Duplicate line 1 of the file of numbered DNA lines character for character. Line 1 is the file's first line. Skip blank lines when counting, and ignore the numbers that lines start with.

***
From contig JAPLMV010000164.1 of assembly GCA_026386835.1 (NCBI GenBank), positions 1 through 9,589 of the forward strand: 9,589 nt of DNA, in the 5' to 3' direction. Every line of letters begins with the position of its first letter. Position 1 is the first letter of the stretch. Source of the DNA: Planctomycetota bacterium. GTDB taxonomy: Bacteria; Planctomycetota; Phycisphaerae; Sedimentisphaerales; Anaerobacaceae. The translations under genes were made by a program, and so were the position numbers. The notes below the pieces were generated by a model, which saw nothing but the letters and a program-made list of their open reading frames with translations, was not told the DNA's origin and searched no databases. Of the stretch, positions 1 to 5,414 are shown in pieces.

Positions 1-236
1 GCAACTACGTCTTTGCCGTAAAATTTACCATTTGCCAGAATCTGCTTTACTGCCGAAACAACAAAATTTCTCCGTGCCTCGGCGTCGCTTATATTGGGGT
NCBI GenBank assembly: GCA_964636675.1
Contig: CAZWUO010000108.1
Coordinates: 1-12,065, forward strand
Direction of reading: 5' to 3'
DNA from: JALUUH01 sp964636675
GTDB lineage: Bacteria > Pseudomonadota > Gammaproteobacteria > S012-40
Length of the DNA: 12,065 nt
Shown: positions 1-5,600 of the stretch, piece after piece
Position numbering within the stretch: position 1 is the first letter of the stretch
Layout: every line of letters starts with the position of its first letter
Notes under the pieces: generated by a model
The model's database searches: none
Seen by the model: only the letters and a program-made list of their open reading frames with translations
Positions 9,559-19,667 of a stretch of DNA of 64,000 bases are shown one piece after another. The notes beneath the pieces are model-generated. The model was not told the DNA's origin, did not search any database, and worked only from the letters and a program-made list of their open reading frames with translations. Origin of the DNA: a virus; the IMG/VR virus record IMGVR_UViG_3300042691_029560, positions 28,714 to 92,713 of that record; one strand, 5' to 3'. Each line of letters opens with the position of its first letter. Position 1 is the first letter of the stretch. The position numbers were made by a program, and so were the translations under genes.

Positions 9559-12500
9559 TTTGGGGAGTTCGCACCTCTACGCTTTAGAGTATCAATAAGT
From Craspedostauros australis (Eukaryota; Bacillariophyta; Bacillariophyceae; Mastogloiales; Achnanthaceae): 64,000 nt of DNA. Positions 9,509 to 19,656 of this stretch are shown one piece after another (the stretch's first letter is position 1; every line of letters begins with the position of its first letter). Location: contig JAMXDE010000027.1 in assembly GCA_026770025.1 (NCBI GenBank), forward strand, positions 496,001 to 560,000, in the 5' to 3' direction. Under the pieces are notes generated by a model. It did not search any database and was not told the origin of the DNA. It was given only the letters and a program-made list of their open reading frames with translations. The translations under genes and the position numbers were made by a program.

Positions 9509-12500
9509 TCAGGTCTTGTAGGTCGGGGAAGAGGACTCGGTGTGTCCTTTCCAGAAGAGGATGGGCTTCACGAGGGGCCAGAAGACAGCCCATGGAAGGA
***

From contig JAPLMV010000164.1 of assembly GCA_026386835.1 (NCBI GenBank), positions 1 through 9,589 of the forward strand: 9,589 nt of DNA, in the 5' to 3' direction. Every line of letters begins with the position of its first letter. Position 1 is the first letter of the stretch. Source of the DNA: Planctomycetota bacterium. GTDB taxonomy: Bacteria; Planctomycetota; Phycisphaerae; Sedimentisphaerales; Anaerobacaceae. The translations under genes were made by a program, and so were the position numbers. The notes below the pieces were generated by a model, which saw nothing but the letters and a program-made list of their open reading frames with translations, was not told the DNA's origin and searched no databases. Of the stretch, positions 1 to 5,414 are shown in pieces.